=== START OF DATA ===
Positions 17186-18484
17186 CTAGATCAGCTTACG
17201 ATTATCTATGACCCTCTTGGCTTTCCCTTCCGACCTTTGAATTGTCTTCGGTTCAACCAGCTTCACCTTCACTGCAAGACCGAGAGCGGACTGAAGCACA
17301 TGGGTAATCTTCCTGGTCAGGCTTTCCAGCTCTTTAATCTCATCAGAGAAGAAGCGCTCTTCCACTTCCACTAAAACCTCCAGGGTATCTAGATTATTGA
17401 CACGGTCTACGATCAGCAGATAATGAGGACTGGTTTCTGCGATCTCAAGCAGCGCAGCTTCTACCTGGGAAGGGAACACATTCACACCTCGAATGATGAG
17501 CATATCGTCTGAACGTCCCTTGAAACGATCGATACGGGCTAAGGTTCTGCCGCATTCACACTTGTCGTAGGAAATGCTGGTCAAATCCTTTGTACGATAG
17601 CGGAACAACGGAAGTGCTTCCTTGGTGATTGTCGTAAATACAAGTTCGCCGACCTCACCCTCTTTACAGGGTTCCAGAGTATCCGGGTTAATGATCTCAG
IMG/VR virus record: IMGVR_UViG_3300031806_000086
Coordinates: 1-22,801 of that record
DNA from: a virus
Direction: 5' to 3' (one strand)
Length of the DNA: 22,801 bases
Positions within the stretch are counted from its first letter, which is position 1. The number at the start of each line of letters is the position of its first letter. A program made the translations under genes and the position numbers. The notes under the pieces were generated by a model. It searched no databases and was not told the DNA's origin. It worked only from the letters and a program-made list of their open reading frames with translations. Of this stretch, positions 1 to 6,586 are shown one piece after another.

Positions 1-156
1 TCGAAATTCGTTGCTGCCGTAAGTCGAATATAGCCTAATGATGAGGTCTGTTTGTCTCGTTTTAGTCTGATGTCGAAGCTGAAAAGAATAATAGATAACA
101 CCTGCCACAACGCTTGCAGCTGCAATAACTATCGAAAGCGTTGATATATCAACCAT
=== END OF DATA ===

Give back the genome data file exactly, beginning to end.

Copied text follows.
Positions 17186-18484
17186 CTAGATCAGCTTACG
17201 ATTATCTATGACCCTCTTGGCTTTCCCTTCCGACCTTTGAATTGTCTTCGGTTCAACCAGCTTCACCTTCACTGCAAGACCGAGAGCGGACTGAAGCACA
17301 TGGGTAATCTTCCTGGTCAGGCTTTCCAGCTCTTTAATCTCATCAGAGAAGAAGCGCTCTTCCACTTCCACTAAAACCTCCAGGGTATCTAGATTATTGA
17401 CACGGTCTACGATCAGCAGATAATGAGGACTGGTTTCTGCGATCTCAAGCAGCGCAGCTTCTACCTGGGAAGGGAACACATTCACACCTCGAATGATGAG
17501 CATATCGTCTGAACGTCCCTTGAAACGATCGATACGGGCTAAGGTTCTGCCGCATTCACACTTGTCGTAGGAAATGCTGGTCAAATCCTTTGTACGATAG
17601 CGGAACAACGGAAGTGCTTCCTTGGTGATTGTCGTAAATACAAGTTCGCCGACCTCACCCTCTTTACAGGGTTCCAGAGTATCCGGGTTAATGATCTCAG
IMG/VR virus record: IMGVR_UViG_3300031806_000086
Coordinates: 1-22,801 of that record
DNA from: a virus
Direction: 5' to 3' (one strand)
Length of the DNA: 22,801 bases
Positions within the stretch are counted from its first letter, which is position 1. The number at the start of each line of letters is the position of its first letter. A program made the translations under genes and the position numbers. The notes under the pieces were generated by a model. It searched no databases and was not told the DNA's origin. It worked only from the letters and a program-made list of their open reading frames with translations. Of this stretch, positions 1 to 6,586 are shown one piece after another.

Positions 1-156
1 TCGAAATTCGTTGCTGCCGTAAGTCGAATATAGCCTAATGATGAGGTCTGTTTGTCTCGTTTTAGTCTGATGTCGAAGCTGAAAAGAATAATAGATAACA
101 CCTGCCACAACGCTTGCAGCTGCAATAACTATCGAAAGCGTTGATATATCAACCAT